NEW DELHI – India’s Bharat Biotech said its Covid-19 vaccine has been shown to be 81% effective in protecting people in a large clinical trial, a report that could strengthen India’s inoculation campaign and vaccine diplomacy efforts.
Bharat Biotech is one of the largest vaccine producers in the world, but little known outside the industry. It has been developing a Covid-19 vaccine since the first half of 2020, which New Delhi approved for emergency use this year. India has already administered the vaccine to more than a million people.
Many Indians, however, have said that they were reluctant to receive the Bharat Biotech injection because they wanted to wait for the results of late-stage trials. India’s vaccination campaign has gone much slower than expected and some health workers said one reason was that people did not feel safe about the Bharat Biotech vaccine.
The company said it wanted to clear up any concerns with its announcement on Wednesday. Interim results from its phase 3 trial, which administered its vaccine or placebos to 25,800 people between the ages of 18 and 98, suggest that it is effective against Covid-19. The company added that it has early indications that it is also effective against the more contagious British variant of the coronavirus.
“Today is an important day for us, the company and also for the country and Indian science,” said Krishna Ella, President and CEO of Bharat Biotech.
More than 11 million people have been confirmed to be infected in India, a number second only to the US While the virus kills fewer Indians per capita, the country’s economy has been one of the hardest hit.
India is in the midst of what may be the world’s most ambitious vaccination campaigns. It is trying to shoot 300 million of its more than 1.3 billion citizens by August. It has administered around 15 million doses so far, most of them the vaccine developed in the UK by the University of Oxford and AstraZeneca PLC and mass produced in India by the Serum Institute of India.
Prime Minister Narendra Modi conveyed his confidence in the local vaccine this week when he took his first injection of the Bharat Biotech version.
“It is remarkable how our doctors and scientists have worked in rapid time to strengthen the global fight against COVID-19,” he tweeted with a photo of him receiving the vaccine.
India has emerged as a surprise pioneer in vaccine diplomacy, stepping up to help primarily developing countries, and also some wealthy countries, as much of the supplies in the US and Europe have been allocated and Manufacturers around the world have run into unexpected production bottlenecks.
India has been able to ship tens of millions of doses abroad due to the huge production capacity of the Serum Institute of India, which has been producing enough AstraZeneca vaccines to supply the local inoculation campaign with more than enough leftover for export. It has exported more than 45 million doses to around 45 countries, including Canada, Kenya and Cambodia. About 7 million of those doses were donated by the Indian government.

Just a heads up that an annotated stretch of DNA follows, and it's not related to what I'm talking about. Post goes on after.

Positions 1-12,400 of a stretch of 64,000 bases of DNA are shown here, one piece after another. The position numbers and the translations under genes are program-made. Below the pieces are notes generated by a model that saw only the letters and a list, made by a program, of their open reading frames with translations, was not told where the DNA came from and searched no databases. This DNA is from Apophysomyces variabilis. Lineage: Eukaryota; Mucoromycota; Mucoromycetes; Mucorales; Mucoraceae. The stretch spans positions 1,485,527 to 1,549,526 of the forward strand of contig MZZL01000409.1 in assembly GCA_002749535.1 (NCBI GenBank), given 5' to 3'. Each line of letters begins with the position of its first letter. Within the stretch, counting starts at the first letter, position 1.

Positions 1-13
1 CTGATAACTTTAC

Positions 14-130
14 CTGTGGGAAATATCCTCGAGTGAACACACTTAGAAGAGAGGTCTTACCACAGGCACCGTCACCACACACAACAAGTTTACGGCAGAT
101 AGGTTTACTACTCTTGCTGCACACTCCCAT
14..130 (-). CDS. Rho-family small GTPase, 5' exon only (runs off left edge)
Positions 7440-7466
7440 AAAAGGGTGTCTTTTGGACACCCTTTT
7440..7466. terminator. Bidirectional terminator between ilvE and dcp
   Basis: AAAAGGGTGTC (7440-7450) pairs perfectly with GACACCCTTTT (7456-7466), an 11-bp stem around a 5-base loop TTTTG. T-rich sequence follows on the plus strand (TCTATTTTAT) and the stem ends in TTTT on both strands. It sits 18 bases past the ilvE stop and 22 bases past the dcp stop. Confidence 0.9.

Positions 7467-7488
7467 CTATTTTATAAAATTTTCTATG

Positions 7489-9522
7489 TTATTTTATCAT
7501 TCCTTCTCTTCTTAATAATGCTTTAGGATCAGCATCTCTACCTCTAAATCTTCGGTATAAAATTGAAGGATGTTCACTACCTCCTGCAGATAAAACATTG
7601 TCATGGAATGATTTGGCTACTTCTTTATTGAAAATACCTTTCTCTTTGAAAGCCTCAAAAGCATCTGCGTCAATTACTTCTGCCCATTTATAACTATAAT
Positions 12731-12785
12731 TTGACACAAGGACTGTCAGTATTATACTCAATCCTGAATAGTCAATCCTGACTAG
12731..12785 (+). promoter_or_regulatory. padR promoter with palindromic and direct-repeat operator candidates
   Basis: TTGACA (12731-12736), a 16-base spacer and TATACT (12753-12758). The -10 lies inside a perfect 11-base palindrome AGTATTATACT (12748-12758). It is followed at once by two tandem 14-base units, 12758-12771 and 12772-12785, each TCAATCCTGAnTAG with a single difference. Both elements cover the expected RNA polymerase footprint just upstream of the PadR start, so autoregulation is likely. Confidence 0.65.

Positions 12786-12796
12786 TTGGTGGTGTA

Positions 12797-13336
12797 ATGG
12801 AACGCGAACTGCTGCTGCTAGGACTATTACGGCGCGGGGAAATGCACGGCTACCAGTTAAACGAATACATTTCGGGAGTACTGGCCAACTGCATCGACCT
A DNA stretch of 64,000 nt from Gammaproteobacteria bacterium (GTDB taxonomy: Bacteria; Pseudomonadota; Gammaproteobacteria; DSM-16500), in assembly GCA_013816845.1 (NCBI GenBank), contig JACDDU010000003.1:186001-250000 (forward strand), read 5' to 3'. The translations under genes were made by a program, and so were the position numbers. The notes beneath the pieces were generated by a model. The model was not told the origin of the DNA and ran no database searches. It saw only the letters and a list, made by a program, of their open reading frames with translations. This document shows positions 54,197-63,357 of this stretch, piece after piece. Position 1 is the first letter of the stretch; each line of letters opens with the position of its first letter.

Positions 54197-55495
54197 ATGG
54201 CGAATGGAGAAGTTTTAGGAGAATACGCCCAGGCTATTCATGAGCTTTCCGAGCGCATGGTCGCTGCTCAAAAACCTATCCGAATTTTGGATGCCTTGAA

With the results of Phase 3, Bharat Biotech also plans to become a large exporter. He said Wednesday that more than 40 countries were already interested in using his vaccine.
The company is not new to the vaccine race. It has produced billions of doses of other vaccines over the years. It said its Covid-19 vaccine would be particularly competitive with the many on the market because it only needs to be stored in regular refrigerators and doses can be used up to 28 days after opening a vial. Other vaccines must often be used within hours of opening, which means that any doses not used within a day must be discarded.
The Bharat Biotech vaccine was developed in conjunction with the Indian Council for Medical Research, a government organization, which said the success of the late-stage trial was a source of national pride.
“The journey from the bank to the bedside of the completely indigenous Covid-19 vaccine in less than eight months shows the immense strength of self-sufficient India to fight adversity and stand firm in the global public health community,” said Balram Bhargava. CEO of ICMR. “It is also a testament to India’s emergence as a global vaccine superpower.”
—Krishna Pokharel contributed to this article.
Write to Eric Bellman at [email protected]
Copyright © 2020 Dow Jones & Company, Inc. All rights reserved. 87990cbe856818d5eddac44c7b1cdeb8